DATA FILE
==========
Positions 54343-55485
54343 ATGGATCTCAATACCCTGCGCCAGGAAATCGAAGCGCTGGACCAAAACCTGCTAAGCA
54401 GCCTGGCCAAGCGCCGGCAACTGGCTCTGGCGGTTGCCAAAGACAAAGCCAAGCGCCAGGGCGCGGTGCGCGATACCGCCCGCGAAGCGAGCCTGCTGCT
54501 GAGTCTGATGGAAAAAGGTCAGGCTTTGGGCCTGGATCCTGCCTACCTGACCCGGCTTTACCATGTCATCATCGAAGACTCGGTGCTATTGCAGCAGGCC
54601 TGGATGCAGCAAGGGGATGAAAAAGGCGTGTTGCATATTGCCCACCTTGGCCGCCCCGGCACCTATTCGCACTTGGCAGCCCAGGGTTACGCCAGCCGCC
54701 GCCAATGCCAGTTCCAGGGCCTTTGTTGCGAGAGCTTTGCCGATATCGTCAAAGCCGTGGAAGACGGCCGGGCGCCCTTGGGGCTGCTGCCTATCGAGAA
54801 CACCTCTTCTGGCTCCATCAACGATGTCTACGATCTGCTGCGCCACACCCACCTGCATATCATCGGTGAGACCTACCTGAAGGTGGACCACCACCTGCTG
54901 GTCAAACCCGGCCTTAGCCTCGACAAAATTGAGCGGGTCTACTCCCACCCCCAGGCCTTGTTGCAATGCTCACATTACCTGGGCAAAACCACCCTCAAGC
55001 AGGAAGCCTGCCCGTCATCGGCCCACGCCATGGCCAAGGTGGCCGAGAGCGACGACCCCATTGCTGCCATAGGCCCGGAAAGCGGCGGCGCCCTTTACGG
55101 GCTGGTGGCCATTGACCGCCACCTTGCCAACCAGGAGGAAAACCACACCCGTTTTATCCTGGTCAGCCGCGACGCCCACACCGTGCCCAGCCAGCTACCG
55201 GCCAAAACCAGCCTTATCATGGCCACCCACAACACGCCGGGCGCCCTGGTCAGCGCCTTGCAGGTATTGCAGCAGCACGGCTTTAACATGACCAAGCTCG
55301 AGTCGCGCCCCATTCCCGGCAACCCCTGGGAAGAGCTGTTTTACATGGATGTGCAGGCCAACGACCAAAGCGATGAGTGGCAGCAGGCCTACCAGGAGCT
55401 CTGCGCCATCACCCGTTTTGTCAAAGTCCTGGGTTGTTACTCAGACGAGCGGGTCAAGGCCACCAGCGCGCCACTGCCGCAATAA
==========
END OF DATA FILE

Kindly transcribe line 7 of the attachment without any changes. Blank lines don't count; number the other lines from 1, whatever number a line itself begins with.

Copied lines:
54801 CACCTCTTCTGGCTCCATCAACGATGTCTACGATCTGCTGCGCCACACCCACCTGCATATCATCGGTGAGACCTACCTGAAGGTGGACCACCACCTGCTG